Often when I read a book I find myself thinking, “Some of that was strong food for thought and some of it was a little too much for me.” When that happens, I try focusing on what is relevant so there is still a meaningful take-away rather than disregarding the entire book. Authors write to their personal extreme passion, and it’s good to remember that you do not have to agree with everything that is being said to learn something.
Leaders are very similar. We lead out of our own personal passions and values. Whether or not we are always conscious of them, they are present in our leadership. These passions and values are very close cousins to our “hot buttons".
When our hot buttons are pushed, we can have a tendency to overreact or over-correct the situation just as an author may over-write to make their point. I find that overreacting or over-correcting frequently generates results opposite of what is really expected or desired.
Allow me to illustrate… A few weeks ago, I was driving home from a meeting. I am embarrassed to admit I leaned over to pick something up (not paying attention as I should) and, when I did, I slightly went off the road. Normally this would not be a big deal… I would simply correct and get back on; however, when you combine the fact that I was in deep thought, my cruise was on about 72 mph and the startle of hitting the rumble strip, a recipe for disaster was about to unfold.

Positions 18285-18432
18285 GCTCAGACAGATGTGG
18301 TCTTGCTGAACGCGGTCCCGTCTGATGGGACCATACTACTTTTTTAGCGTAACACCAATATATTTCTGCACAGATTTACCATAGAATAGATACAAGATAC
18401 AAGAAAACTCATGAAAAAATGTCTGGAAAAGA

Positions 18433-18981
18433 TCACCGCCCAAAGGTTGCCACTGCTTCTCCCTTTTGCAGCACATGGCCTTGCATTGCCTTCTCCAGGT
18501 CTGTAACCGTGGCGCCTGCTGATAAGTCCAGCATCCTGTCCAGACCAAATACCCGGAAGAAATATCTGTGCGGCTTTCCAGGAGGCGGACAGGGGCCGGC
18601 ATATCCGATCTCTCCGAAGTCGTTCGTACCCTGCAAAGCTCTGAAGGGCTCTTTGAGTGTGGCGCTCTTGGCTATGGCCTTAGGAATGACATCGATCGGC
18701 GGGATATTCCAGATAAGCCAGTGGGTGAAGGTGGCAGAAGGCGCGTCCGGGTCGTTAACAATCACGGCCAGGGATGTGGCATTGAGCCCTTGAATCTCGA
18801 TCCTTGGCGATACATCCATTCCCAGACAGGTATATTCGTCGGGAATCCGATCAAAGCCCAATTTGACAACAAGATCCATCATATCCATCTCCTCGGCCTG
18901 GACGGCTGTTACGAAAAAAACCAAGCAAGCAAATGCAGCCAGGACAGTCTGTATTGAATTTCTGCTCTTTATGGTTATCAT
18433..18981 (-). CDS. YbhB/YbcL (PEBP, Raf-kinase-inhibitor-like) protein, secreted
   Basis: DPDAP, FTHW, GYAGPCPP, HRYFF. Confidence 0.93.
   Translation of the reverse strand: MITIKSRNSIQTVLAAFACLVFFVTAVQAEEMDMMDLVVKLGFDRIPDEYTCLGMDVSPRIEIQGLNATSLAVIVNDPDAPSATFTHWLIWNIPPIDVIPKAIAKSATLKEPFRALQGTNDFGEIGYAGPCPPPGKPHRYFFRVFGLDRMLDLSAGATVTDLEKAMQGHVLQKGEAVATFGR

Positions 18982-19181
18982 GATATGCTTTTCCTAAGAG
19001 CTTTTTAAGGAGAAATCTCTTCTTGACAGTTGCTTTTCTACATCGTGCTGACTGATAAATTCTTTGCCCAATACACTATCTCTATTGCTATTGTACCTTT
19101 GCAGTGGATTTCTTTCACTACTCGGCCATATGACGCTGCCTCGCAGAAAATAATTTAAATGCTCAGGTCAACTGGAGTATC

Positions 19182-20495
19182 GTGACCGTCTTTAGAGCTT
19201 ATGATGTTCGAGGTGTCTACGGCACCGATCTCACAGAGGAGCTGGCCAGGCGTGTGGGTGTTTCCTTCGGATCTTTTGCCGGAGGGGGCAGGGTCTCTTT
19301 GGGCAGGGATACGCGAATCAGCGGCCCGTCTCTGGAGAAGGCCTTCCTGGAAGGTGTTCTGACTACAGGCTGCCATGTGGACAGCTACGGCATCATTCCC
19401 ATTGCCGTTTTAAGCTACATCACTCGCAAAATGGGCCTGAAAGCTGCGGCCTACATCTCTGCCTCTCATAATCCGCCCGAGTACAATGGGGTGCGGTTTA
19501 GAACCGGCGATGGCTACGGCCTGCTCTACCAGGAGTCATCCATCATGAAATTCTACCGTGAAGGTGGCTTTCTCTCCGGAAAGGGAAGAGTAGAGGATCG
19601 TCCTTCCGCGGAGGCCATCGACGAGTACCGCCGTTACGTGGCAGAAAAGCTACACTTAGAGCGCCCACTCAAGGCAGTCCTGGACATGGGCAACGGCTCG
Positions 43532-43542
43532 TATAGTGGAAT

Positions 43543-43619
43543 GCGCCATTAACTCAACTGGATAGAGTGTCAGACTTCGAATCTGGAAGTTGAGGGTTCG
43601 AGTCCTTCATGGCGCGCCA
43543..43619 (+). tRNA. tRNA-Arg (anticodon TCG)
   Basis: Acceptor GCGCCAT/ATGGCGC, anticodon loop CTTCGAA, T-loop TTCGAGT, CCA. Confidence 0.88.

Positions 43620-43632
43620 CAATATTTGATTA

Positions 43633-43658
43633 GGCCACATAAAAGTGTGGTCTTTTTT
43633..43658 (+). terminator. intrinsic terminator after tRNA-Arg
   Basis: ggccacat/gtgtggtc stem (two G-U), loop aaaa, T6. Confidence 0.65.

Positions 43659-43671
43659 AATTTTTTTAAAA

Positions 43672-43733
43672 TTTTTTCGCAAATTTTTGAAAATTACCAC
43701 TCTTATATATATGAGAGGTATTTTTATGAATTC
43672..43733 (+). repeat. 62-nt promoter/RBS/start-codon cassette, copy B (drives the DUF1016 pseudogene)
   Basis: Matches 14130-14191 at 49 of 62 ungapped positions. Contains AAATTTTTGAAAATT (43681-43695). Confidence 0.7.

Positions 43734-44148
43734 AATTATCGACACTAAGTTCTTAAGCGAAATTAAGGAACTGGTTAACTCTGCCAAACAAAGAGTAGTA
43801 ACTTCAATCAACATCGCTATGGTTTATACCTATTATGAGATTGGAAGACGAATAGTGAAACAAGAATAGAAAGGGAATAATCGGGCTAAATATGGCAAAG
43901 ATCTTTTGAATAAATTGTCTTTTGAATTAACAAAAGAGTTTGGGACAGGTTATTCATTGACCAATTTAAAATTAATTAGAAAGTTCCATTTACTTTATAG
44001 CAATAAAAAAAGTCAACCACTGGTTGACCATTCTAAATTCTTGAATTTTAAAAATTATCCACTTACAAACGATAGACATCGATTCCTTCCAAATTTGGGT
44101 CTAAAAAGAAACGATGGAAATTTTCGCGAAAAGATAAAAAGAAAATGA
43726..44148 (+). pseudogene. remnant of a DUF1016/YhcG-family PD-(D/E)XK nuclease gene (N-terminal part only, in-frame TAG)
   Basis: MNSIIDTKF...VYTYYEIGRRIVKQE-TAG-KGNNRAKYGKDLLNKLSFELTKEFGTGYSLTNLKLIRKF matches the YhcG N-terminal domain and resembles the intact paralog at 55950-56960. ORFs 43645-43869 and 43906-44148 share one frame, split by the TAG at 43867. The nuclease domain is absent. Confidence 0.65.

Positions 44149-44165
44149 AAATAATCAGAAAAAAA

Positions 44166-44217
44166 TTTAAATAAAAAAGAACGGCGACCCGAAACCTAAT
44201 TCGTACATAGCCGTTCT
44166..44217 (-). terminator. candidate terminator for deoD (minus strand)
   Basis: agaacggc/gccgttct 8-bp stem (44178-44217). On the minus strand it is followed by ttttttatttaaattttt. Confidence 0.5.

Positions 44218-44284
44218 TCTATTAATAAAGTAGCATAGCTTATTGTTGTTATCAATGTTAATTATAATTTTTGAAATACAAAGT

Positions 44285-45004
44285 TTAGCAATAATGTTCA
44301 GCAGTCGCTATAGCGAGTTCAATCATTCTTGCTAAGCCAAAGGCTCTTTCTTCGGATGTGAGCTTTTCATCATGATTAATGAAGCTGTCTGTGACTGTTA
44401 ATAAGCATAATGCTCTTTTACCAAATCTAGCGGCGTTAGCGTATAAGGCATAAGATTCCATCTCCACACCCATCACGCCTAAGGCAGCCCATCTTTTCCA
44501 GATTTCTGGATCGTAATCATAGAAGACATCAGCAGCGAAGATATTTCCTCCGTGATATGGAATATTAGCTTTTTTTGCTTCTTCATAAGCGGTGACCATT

When I hit the rumble strip, instead of a gentle warning the noise of the strips is intended to give, it shook me from my deep thought and seriously startled me. I overreacted! I swerved (or should I say jerked) the steering wheel to the right. In just a split second my car swerved to the other lane, and I over corrected again to the left. It was in just a second I realized, “I think I might flip this baby.” Fortunately for me (and thanks to my guardian angels) I was able to get the car back under control. Before you know it, everything was back to normal. I settled down, regained confidence and was back to cruising at 72 mph (I was paying much closer to attention though).
Later that evening I was telling my husband and a friend about what happened over dinner. As I explained it, I realized the parallel between what happened to me and what happens when a leader “over-corrects.”
As leaders we can get lost in the moment, in our personal passions, thus losing focus on the big picture and responding without thinking or over-responding to drive our point home. I realize as leaders, being able to respond in crisis is a highly desired trait, but I also realize that there are times we cause the crisis ourselves (such as I did) from over-correcting. Either way, whether the crisis is self-induced or caused by someone else, over-correcting is rarely the answer and usually results in disaster – or near disaster, just as it did when I was driving.
Have you ever over-corrected (over responded or overreacted) as a leader? A perfect example would be, the team is working under the pressure of a deadline (now 8 days past due), a tight budget, everyone is exhausted, you just got an email that the engineering team has not been able to correct the “bug” yet, stakeholders are calling and your lead engineer just called in sick. How do you respond?
Some of you from just reading this can feel your chest tightening. I am sure your story is a little different but the stress is the same. Below are some steps to help you process through over-correcting in difficult situations. I encourage you to take just a minute to go through the questions below – they will help you to be more proactive next time and hopefully reduce the crisis response of over-correcting: